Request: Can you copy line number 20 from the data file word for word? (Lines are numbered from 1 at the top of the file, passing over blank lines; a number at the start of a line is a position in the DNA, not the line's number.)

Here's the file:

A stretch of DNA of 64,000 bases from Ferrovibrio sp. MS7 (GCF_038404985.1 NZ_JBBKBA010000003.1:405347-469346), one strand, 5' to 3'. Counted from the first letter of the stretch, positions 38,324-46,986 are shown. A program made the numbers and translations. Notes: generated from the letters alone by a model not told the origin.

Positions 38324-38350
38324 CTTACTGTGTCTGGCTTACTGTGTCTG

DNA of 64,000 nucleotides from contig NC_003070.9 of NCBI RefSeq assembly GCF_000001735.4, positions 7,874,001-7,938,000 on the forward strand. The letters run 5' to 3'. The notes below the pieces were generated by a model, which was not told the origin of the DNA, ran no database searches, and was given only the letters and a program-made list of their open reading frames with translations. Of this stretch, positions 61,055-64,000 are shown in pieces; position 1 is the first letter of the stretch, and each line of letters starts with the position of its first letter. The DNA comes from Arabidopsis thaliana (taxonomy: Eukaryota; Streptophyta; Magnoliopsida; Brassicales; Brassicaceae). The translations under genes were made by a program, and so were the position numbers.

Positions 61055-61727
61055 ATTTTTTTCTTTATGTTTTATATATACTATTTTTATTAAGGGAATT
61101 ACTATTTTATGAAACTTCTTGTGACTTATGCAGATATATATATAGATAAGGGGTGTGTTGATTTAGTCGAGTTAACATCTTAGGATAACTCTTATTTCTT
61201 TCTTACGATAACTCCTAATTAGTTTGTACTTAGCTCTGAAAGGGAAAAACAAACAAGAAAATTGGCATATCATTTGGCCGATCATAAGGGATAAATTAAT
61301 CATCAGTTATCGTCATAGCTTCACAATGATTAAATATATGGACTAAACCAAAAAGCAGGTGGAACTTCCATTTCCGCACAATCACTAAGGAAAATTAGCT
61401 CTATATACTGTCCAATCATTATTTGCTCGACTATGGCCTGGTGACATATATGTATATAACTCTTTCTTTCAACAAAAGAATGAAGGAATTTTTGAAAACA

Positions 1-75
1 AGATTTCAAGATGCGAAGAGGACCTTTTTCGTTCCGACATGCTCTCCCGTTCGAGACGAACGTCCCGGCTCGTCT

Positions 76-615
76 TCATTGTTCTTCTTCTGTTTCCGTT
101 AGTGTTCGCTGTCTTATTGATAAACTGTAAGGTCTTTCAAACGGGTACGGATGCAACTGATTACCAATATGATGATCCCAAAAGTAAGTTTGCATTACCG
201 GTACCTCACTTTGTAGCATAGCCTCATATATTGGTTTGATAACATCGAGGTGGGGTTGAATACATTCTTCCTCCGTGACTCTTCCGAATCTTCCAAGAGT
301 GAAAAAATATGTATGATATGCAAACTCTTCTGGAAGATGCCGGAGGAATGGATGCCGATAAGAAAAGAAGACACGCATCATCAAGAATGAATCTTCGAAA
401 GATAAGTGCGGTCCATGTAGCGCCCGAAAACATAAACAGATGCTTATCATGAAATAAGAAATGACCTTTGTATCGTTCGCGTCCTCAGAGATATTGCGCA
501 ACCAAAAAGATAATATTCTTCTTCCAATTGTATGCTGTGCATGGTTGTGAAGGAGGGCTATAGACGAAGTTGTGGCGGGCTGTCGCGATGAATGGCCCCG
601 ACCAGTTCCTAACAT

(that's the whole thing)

601 ACCAGTTCCTAACAT